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What Happened To Deborah?

Edie’s team needed an insider from Purdue to speak out against the company, as all the dissenting voices against the pharmaceutical company were being silenced by the Sacklers’ money and influence. Even Jay McCloskey, the lawyer from Maine who had initially raised his voice against the Sacklers, switched sides and became the Sacklers’ pet, a role the company labeled “consultant.”

However, Deborah Marlowe, who had been humiliated by Udell and Mortimer Sackler in the office for referring to the drug as “Oxycoffin,” found the determination to stand against the company. She reached out to Edie and revealed that she was the one who had once compiled a lengthy memo detailing the drug abuse associated with OxyContin in the United States. Edie requested a meeting with her, hoping she would go on record, to tell the truth about the company. Unfortunately, Deborah proved to be unreliable. She was struggling with opioid addiction herself and had been taking pills for years. Despite being in detox, she pleaded with her doctor for more pills. Thus, hoping to involve Deborah’s assistance became useless.

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What Did Shannon Realize?

Meanwhile, Richard Sackler, attempting to portray himself as unaffected by fears of lawsuits or trials, threw a lavish party in Miami. He kept experiencing visions of his uncle, Arthur, who appeared concerned about their legacy. As a negative voice, Arthur warned Richard against using the term “settlement,” which could tarnish the family’s name and status. However, Richard was solely focused on winning and amassing more wealth. Despite his fear of authority, he was convinced that power and money would eventually render him invincible.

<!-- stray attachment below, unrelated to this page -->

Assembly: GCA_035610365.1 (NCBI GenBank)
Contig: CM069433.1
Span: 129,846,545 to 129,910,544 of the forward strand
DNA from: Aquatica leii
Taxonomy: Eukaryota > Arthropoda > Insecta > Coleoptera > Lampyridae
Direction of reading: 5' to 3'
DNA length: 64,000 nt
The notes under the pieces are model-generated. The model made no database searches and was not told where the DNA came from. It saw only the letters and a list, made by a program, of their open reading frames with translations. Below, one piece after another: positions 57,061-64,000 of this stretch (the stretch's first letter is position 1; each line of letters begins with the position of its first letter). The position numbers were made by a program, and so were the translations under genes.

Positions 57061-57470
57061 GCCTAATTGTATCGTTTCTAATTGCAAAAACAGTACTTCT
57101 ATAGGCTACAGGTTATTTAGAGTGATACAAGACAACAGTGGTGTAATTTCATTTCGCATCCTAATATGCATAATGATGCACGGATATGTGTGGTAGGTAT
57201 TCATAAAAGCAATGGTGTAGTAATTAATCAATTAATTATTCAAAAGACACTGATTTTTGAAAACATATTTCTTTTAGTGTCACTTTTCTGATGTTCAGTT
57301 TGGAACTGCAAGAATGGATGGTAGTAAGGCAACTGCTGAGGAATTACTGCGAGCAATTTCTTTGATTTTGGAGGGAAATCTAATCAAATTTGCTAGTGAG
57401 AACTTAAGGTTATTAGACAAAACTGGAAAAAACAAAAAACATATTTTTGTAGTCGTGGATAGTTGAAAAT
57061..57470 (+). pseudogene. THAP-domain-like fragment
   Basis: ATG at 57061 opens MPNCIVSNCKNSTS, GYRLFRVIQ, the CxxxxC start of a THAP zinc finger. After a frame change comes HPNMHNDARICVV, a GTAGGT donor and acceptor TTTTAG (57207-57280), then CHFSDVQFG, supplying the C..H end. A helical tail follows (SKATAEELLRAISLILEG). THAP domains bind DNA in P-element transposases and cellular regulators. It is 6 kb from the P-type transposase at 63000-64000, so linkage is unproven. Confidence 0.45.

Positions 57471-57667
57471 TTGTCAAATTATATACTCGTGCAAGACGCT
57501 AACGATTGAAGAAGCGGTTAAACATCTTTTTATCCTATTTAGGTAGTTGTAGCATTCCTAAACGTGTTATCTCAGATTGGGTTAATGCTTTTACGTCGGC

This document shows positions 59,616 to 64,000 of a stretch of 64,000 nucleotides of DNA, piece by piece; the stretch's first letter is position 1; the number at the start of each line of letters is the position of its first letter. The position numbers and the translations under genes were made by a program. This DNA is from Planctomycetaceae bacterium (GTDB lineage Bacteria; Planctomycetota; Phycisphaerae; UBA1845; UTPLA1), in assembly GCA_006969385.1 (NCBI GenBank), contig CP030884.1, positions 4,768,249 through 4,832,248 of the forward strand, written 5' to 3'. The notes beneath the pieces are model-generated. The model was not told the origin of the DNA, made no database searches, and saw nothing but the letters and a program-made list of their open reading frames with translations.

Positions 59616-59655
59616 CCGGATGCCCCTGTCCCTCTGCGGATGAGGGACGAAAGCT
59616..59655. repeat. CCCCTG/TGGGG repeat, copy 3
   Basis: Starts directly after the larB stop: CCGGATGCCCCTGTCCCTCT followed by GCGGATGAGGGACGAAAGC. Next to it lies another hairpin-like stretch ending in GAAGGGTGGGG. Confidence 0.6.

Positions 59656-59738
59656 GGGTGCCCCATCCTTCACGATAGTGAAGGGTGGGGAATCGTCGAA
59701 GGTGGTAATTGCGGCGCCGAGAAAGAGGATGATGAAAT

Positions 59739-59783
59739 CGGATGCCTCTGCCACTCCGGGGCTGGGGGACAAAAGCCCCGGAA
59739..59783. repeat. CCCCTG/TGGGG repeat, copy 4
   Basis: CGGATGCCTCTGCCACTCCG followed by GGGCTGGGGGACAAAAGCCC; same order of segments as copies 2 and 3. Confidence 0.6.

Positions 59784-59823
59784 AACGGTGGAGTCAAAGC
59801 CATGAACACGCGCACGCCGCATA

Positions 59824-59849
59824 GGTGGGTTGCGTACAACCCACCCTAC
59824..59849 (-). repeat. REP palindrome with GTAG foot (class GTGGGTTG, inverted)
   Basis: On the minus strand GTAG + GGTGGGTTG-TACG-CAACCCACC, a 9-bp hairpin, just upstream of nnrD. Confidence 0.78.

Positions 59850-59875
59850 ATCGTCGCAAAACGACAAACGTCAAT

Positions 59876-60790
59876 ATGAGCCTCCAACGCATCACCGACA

During the grand Miami party, Shannon observed her fellow salesgirls snorting Oxy and getting high. She had never tried it herself, as she didn’t view the drug as addictive. Believing that her role in marketing was helpful, she remained oblivious to the fatality of the drug and blamed the addicts for their suffering. Moreover, the women she worked with began displaying the red flags she had ignored for too long. Shannon brought in a new girl named Molly with hopes of guiding her towards success. However, Shannon was troubled and found it morally wrong when Molly became involved with Dr. Cooper as his mistress and allowed him to take advantage of her.

Recognizing the mistakes she had made firsthand, Shannon took a daring step to experience Oxy for once to see how powerful and addictive the drug could be. She snorted a pill, briefly experiencing a euphoric, psychedelic high for the night. Although initially feeling like heaven, as the hallucinations grew, she lost control, slipping into a pool and losing consciousness. Fortunately, someone swiftly rescued her, and she survived. In the final episode of Painkiller, we might witness Shannon stepping forward to stand against Purdue Pharma, finally making a genuine effort to help people.


Poulami Nanda
Poulami Nanda
Poulami Nanda hails from a medical background, yet her journey is to cross the boundaries of medicine and survive in the cinematic world. The surrealistic beauty of cinema and art has attracted her from a very young age. She loves to write poems, songs, and stories, but her dream is to write films someday. She has also worked as a painter, but nothing attracts her more than cinema. Through her writings, she wants to explore the world of cinema more and more and take her readers on the same ride.